Jonathan Kozol meant to become a novelist but ended up a maverick education reformer. Not that he put down his pen. The Cambridge resident’s newest book “Fire in the Ashes” is due out Aug. 28, from which he’ll read Sept. 19 at the Harvard Memorial Chapel at 7:30.
BOOKS: What are you reading currently?
KOZOL: Since my new book brings all the children I’ve written about for the past 25 years up to date, I’ve had to reread my last five books. It’s no fun. I already know them pretty well and I sweated out every one of them. I also read when I’m writing to restore my spirits. Lately I’ve been reading and rereading a lot of children’s books. To me, some are every bit as insightful and moving as an allegedly grownup book.
BOOKS: What are some of your favorites?
KOZOL: I recently reread “The Secret Garden” by Frances Hodgson Burnett. I love that. One of my favorites is “Lilly’s Purple Plastic Purse” by Kevin Henkes and Luara Hamilton. Actually a fourth-grade student put me on to that book. It’s a delectable story of an irreverent girl. I was reading it on a plane to California, and the man next to me kept giving me strange looks. He was reading the Wall Street Journal. I said, “I’ll trade with you. This book might change your soul.”
BOOKS: Do you have favorites from your childhood?
KOZOL: I still reread “The House at Pooh Corner” by A.A. Milne. I love that. Eeyore is one of the great tragic figures of literature, a donkey without a tail. With all the teaching to the test mania now, kids can’t read “Winnie the Pooh” for the joy of it anymore. They have to excavate the 10 points that the book illustrates. They are killing A.A.Milne. I tell children the best reason to read a book is not the numbers it will give you on an exam but for the joy of it. That’s why grownups read books.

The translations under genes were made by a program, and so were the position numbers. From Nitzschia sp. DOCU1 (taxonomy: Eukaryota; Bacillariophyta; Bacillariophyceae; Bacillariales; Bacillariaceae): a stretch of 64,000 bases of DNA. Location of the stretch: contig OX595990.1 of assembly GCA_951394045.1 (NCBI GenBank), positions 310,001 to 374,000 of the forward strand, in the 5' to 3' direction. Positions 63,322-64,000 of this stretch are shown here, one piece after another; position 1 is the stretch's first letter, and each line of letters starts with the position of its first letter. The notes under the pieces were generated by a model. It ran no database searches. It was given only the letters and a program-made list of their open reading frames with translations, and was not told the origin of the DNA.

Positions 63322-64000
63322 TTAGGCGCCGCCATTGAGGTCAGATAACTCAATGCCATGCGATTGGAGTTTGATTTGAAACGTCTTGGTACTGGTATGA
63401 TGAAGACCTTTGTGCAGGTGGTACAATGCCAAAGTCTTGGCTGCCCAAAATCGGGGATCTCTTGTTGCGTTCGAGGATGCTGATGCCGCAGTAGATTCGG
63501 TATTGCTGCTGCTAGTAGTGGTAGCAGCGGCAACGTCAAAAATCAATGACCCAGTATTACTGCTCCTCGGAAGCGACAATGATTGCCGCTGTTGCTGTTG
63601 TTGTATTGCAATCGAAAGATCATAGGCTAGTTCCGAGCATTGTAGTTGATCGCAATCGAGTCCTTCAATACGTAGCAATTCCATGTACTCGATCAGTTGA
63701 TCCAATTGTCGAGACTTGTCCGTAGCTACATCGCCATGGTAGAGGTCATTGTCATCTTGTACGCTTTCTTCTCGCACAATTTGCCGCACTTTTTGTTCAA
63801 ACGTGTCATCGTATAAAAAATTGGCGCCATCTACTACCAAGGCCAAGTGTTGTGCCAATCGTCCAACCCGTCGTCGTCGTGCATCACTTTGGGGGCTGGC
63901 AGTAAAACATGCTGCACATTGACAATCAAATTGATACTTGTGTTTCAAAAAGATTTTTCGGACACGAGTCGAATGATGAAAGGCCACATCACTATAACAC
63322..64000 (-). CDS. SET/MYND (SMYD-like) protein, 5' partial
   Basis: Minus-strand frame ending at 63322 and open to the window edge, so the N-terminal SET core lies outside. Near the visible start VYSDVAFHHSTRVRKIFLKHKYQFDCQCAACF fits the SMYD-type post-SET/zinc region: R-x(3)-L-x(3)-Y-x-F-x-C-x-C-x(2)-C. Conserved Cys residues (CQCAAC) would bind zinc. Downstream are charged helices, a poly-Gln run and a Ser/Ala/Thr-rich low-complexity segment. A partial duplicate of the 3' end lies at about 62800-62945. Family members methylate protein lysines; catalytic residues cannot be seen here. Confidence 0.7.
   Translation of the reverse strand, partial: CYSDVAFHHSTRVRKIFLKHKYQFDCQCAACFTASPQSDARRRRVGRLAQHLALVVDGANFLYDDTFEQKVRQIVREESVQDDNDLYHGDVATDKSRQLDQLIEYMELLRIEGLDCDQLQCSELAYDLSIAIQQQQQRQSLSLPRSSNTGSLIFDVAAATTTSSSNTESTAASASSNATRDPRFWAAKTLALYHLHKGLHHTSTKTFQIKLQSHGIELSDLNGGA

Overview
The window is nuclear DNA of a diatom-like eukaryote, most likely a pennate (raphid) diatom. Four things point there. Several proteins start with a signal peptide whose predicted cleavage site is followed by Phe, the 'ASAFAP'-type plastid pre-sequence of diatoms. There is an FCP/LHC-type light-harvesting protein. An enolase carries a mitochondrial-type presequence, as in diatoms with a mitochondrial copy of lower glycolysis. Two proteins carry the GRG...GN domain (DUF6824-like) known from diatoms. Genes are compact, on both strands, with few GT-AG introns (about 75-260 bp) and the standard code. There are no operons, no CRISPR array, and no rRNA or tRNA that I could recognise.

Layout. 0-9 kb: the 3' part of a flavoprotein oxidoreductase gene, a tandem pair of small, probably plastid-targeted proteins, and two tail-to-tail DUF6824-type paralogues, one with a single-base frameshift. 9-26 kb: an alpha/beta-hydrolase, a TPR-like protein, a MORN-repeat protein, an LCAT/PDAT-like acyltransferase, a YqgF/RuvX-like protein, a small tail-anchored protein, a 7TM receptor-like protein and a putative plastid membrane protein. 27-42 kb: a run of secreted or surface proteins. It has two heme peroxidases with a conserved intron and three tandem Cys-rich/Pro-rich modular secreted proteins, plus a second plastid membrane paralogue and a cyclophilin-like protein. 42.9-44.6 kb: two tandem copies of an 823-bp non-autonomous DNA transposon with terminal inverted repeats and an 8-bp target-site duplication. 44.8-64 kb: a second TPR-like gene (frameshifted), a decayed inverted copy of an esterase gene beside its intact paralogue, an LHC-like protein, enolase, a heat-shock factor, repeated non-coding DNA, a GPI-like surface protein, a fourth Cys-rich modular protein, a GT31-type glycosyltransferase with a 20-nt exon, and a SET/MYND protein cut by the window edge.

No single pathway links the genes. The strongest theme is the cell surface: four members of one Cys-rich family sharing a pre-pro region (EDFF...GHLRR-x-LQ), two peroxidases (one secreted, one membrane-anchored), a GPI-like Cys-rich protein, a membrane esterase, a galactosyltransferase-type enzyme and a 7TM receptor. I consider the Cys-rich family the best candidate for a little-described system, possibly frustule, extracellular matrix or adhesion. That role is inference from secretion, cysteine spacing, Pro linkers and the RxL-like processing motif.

BOOKS: Did reading play a role in any of the lives of the kids you’ve written about?
KOZOL: A boy I met when he was 12, Jeremy, never saw a standardized test he couldn’t fail. Meanwhile he read voraciously. He was immersed in Edgar Allen Poe. He read Mark Twain and started reading Charles Dickens. I introduced him to the headmaster of a New England boarding school. He did well and got into a good liberal arts college, where he majored in English literature. He’s a teacher now.
BOOKS: Do you read grownup books too?
KOZOL: I do but almost never bestsellers. I’m 75 and want to use what time I have to read my favorite classics. I go back and read a lot of poetry by John Donne, Christopher Marlowe, Richard Yates, and W. H. Auden.
BOOKS: What novelists are on that list?
KOZOL: Graham Greene. There are only five books that I really love. One is “The Heart of the Matter.” Another is “The Power and the Glory.” The only modern American novelist who really matters to me is William Faulkner. “The Sound and the Fury” is the one I love the best. His books aren’t fun to read. There’s one writer I read who is not as difficult as Faulkner, the French writer Georges Simenon. The books are amusingly unpredictable short mysteries. They take place in Parisian neighborhoods I lived in during my 20s for three years.
BOOKS: You met a lot of famous writers then. Did they influence your reading?
KOZOL: I don’t know if it was William Styron or another author but someone persuaded me to read James Joyce’s “Ulysses” and “Finnegans Wake” in one winter. I drank quite a lot of cheap wine to get through those books. To this day I’m not sure what “Finnegans Wake” is about.